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Honey Bee Haven could use a hand

A bee is at home in the Haagen-Dazs Honey Bee Haven.
Photos: Courtesy of Haagen-Dazs Honey Bee Haven
GoFundMe page raises money for unique habitat on UC Davis campus

With its original sponsorship funds long gone, the
Haagen-Dazs Honey Bee Haven needs a new sugar daddy.

In the meantime, bee lovers throughout the Sacramento area have chipped in to help save, not only bees, but this special habitat.

Known on campus as The Haven, this unique garden is facing a funding crunch. It needs about $15,000 by Oct. 1 to keep offering its full fall schedule of educational activities.

“It’s an ongoing concern,” said Christine Casey, who manages The Haven. “We have no dedicated source of funding. It’s a little puzzling. At this point, over $1 million has been invested in this garden.”

Ice cream maker Haagen-Dazs, which still has its name on the sign, donated the initial $125,000 to start the garden in 2009, plus some later contributions.

“It’s been more than five years since we’ve had any contact with them,” Casey said. “We’re still calling it ‘Haagen-Dazs’ in absence of anything else. But it leads a lot of people to assume we’re supported by them.”

With the looming shortfall, Casey and other bee lovers have launched several fund-raising efforts. The Sacramento Area Beekeepers Association started a GoFundMe page; so far, it’s reached almost half of its $3,500 goal. Find it here:

Besides its regular classes and tours, the Haven will host a series of special events. Among them is a “Pollinator to Plate” open house, set for 9 a.m. to noon Saturday, Aug. 17, and a fall open house and plant sale Sept. 28. The half-acre garden features more than 250 species of pollinator-pleasing plants. Admission and parking are free, but donations will be very welcome.

At both events, The Haven will sell handmade bee houses, which help raise awareness about non-honey bees.

“This year, we’ve recorded 80 different species of bees in the garden,” Casey said. “We continue to see new species in the garden. It’s way more than just honey bees.”

For more on The Haven’s fight for more funding:

Located on west campus near the UC Davis airport, The Haven is open free during daylight hours year round. It’s next door to the Laidlaw Bee Research Facility on Bee Biology Road.

For directions and more information:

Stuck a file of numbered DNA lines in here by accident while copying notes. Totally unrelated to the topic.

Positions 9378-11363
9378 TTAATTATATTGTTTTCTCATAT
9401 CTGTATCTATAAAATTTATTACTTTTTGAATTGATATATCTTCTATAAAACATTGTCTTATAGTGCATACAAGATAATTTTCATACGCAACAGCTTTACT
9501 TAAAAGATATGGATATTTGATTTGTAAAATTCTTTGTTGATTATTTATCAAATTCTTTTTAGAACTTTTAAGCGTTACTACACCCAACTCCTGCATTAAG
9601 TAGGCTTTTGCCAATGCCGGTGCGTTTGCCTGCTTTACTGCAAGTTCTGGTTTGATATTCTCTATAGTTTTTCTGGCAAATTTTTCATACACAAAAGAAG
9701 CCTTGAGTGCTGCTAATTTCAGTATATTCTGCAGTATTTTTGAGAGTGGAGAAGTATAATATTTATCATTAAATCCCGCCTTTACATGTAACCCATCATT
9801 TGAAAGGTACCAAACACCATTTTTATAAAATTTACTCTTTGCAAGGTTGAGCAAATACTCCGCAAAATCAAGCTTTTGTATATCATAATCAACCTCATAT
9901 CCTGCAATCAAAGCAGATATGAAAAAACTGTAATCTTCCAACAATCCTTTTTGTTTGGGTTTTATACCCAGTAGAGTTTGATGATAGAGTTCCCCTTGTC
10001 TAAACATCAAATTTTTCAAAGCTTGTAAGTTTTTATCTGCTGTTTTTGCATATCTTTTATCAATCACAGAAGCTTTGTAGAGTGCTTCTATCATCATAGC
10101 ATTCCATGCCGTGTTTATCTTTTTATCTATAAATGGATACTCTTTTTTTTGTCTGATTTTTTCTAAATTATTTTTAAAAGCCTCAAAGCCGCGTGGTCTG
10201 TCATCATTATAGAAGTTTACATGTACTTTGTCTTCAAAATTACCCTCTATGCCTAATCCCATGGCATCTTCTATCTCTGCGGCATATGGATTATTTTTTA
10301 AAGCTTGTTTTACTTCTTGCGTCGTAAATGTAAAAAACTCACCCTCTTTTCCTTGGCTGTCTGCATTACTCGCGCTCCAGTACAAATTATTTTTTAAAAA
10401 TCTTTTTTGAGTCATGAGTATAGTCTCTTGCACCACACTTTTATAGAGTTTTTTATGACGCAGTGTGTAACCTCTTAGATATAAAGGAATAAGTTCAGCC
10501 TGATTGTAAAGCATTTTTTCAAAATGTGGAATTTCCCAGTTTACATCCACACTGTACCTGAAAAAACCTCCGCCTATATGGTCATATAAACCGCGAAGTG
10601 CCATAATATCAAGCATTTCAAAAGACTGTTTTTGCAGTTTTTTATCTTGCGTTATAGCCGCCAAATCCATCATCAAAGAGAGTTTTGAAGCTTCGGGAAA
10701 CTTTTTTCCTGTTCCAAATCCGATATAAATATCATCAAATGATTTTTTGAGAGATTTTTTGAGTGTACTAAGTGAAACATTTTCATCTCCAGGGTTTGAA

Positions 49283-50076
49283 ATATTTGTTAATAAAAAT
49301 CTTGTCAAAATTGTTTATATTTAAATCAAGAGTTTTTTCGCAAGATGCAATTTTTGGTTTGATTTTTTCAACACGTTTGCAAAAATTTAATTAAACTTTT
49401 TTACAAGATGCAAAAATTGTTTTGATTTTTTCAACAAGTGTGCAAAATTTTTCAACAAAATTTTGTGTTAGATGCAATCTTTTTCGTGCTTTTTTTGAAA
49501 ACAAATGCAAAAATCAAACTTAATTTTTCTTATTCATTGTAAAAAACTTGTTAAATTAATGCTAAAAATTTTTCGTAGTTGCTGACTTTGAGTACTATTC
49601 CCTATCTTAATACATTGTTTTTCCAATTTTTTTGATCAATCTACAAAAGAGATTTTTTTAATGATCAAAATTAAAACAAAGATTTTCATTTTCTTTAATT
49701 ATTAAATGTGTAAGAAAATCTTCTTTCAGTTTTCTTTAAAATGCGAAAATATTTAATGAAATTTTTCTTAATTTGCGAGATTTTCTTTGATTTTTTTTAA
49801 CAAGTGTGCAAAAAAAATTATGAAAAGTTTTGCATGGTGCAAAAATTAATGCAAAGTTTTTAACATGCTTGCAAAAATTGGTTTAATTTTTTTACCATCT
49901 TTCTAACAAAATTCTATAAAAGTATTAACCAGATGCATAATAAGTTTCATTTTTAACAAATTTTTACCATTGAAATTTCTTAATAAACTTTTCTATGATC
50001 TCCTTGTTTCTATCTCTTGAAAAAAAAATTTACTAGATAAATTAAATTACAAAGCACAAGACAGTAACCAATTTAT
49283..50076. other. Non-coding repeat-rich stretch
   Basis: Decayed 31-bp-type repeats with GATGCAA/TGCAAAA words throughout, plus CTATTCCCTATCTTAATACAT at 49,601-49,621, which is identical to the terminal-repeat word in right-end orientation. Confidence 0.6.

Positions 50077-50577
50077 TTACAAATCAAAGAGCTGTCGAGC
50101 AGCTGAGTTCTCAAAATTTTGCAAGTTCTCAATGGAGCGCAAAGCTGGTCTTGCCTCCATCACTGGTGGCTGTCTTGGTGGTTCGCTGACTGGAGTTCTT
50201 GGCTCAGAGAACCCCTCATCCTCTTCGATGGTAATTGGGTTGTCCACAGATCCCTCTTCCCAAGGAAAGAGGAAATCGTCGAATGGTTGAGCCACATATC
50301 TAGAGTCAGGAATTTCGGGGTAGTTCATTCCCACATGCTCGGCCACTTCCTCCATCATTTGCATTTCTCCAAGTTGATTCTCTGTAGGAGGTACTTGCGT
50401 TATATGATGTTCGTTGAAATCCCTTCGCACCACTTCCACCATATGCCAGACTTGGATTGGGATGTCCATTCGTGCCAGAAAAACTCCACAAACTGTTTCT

The Haagen-Dazs Honey Bee Haven shows how water-wise perennials and shrubs
can help many species of bees.


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Dig In: Garden Checklist

For week of Dec. 3:

Make the most of gaps between raindrops. This is a busy month!

* Windy conditions brought down a lot of leaves. Make sure to rake them away from storm drains.

* Use those leaves as mulch around frost-tender shrubs and new transplants.

* Rake and remove dead leaves and stems from dormant perennials.

* Just because it rained doesn't mean every plant got watered. Give a drink to plants that the rain didn't reach, such as under eves or under evergreen trees. Also, well-watered plants hold up better to frost than thirsty plants.

* Prune non-flowering trees and shrubs while they're dormant.

* Clean and sharpen garden tools before storing for the winter.

* Brighten the holidays with winter bloomers such as poinsettias, amaryllis, calendulas, Iceland poppies, pansies and primroses.

* Keep poinsettias in a sunny, warm location. Water thoroughly. After the holidays, feed your plants monthly so they'll bloom again next December.

* Plant one last round of spring bulbs including daffodils, crocuses, hyacinths, anemones and scillas. Get those tulips out of the refrigerator and into the ground.

* This is also a good time to seed wildflowers such as California poppies.

* Plant such spring bloomers as sweet pea, sweet alyssum and bachelor buttons.

* Late fall is the best time to plant most trees and shrubs. This gives them plenty of time for root development before spring growth. They also benefit from fall and winter rains.

* Lettuce, cabbage and broccoli also can be planted now.

* Plant garlic and onions.

* Bare-root season begins. Plant bare-root berries, kiwifruit, grapes, artichokes, horseradish and rhubarb. Beware of soggy soil. It can rot bare-root plants.

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